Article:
First-time home buyers to get help for house deposit after federal election announcement

BOWMAN MP Andrew Laming says the government's house deposit assistance scheme will see first-time buyers get into the property market sooner.

SCHEME SUPPORTER: Bowman MP Andrew Laming said he was one of the architects of the government's house deposit scheme, proposing it to Treasury in October.

SCHEME SUPPORTER: Bowman MP Andrew Laming said he was one of the architects of the government's house deposit scheme, proposing it to Treasury in October.

Mr Laming encouraged potential first home buyers to do their own calculations to see if the scheme would work for them.

Prime Minister Scott Morrison announced the scheme - that will mean a first home home buyer would only have to save for a five per cent deposit - at the Liberal election campaign launch in Melbourne on Saturday.

Labor was quick to steal his thunder, saying it will match the plan.

It means that first home buyers will get government support with their 20 per cent house deposit whoever wins the federal election on Saturday.

Mr Laming said he was one of the architects of the scheme, proposing it to Treasury in October.

"The scheme, which starts next year thanks to Labor jumping on board, will run alongside the government's first home super-saver scheme and on top of state-based initiatives," Mr Laming said.

"It will be available to those earning up to $125,000 or couples up to $200,000."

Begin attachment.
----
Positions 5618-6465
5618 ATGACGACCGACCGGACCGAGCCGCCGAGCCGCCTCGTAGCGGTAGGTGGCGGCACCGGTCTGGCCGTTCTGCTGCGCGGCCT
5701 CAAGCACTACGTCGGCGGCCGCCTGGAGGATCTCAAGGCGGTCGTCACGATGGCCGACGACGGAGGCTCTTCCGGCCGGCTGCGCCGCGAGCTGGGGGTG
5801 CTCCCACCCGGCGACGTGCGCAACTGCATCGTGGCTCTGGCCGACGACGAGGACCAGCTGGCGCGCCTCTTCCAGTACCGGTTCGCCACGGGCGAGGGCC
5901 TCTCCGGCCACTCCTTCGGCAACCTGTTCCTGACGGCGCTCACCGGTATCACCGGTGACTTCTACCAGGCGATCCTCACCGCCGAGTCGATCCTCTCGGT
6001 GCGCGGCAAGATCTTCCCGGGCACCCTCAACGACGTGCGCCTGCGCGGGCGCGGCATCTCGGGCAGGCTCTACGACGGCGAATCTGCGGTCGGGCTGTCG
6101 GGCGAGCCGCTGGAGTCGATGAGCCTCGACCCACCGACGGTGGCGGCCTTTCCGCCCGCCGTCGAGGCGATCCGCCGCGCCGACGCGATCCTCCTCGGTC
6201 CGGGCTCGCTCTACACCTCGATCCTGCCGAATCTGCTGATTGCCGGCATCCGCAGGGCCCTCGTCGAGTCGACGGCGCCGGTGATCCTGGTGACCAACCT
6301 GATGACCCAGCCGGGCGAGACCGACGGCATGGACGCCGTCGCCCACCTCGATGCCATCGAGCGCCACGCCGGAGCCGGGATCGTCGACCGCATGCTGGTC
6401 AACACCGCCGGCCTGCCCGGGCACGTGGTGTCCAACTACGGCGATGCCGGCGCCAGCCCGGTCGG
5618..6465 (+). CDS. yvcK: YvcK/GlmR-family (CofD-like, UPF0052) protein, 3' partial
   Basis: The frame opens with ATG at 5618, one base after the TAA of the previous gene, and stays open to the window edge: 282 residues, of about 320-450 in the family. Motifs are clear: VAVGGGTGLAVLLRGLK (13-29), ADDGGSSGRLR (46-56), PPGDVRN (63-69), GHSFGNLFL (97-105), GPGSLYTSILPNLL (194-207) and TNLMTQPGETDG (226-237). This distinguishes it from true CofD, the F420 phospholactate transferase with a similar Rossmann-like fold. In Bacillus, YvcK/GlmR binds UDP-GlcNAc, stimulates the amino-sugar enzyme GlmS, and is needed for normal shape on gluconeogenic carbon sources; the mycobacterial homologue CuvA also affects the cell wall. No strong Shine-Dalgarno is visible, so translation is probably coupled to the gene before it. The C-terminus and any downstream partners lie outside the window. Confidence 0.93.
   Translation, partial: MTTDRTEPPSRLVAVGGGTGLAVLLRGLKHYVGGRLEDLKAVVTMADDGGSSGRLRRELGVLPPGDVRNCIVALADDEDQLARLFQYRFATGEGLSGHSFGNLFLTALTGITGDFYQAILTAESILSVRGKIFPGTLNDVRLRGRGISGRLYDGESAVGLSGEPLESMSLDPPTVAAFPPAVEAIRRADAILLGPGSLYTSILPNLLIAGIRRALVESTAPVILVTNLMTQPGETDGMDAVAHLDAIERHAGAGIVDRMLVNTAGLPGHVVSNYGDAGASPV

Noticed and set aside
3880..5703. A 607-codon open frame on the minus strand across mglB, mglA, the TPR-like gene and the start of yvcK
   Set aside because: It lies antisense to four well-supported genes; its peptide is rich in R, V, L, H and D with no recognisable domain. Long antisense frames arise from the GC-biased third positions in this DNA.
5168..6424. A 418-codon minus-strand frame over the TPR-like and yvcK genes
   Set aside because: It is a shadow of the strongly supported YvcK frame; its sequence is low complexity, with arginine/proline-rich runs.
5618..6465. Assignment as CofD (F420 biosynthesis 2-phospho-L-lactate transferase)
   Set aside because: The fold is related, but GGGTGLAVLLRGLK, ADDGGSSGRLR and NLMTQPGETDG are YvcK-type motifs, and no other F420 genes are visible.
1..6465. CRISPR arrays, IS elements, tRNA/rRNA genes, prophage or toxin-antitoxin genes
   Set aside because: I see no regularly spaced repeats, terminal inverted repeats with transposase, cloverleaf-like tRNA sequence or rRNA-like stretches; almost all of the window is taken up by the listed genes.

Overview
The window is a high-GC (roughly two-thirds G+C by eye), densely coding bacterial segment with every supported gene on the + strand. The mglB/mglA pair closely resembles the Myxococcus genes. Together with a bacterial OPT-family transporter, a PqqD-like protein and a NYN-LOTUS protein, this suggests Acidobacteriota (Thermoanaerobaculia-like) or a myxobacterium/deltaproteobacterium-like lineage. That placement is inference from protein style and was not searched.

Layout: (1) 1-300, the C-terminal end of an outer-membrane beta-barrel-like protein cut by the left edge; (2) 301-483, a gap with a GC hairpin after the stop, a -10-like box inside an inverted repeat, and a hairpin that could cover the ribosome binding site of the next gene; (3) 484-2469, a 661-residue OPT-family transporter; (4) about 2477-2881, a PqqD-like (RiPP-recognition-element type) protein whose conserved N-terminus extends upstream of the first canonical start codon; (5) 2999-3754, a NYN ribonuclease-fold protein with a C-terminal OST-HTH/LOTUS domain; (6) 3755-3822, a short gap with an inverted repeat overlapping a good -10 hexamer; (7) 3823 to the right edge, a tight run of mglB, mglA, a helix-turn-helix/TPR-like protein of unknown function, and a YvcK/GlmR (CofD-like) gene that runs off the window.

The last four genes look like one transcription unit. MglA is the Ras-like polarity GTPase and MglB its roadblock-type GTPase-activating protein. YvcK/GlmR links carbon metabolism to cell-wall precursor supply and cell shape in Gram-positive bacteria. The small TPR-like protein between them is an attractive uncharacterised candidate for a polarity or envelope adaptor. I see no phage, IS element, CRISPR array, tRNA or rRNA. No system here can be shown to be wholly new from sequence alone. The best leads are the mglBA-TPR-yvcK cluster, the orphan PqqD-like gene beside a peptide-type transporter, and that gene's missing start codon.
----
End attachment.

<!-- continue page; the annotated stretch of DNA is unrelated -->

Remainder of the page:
First home owner Cameron Handley of Redland Bay said the scheme had his support.

"Like many local young home-buyers with stable jobs, our biggest hurdle was amassing the deposit, rather than servicing the loan amount," Mr Handley said.

"A policy like this would have seen us secure our home a year or more earlier and benefit from the capital gain which we missed out on."

Mr Handley said the scheme would be greatly beneficial for first home buyers who did not have parents who were able to go guarantor.

"It is such a great idea for young working families as the cost of living impacts on the ability to save and provide at the same time," he said.

"The scheme still requires all the checks and balances in place so you won't fall into the trap of purchasing a house outside of your means.

"It appears to be much more accessible to those potential buyers who want to commit but are turned off by the thought of spending one or two years paying off mortgage insurance instead of the principal loan."


The Property Council said the deposit plan was a smart proposal and would provide some confidence for the housing construction sector.

"It will deliver some welcome assistance for aspiring first home buyers who have been confronted by the ever-increasing size of the deposit required to buy a home as the market has risen in recent years," the council's chief executive Ken Morrison said.

With AAP